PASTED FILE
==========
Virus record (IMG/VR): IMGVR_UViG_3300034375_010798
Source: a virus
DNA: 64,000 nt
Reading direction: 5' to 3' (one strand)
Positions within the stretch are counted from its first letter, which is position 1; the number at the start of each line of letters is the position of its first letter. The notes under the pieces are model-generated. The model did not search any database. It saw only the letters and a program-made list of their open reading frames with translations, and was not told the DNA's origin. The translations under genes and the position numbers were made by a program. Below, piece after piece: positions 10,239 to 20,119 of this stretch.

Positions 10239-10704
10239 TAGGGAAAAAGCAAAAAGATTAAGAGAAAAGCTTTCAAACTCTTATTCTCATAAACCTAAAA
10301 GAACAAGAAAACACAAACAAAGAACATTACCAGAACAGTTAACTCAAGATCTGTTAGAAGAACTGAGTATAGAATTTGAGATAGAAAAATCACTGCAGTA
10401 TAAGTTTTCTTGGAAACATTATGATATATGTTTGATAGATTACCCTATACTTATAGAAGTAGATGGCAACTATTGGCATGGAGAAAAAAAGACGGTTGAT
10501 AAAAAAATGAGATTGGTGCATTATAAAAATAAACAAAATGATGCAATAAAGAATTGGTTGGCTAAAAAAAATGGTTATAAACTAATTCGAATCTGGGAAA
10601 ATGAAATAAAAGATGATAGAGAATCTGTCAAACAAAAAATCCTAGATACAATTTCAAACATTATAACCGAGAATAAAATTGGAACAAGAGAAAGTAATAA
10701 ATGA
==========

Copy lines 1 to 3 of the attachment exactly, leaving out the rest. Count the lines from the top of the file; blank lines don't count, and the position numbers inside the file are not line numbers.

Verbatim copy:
Virus record (IMG/VR): IMGVR_UViG_3300034375_010798
Source: a virus
DNA: 64,000 nt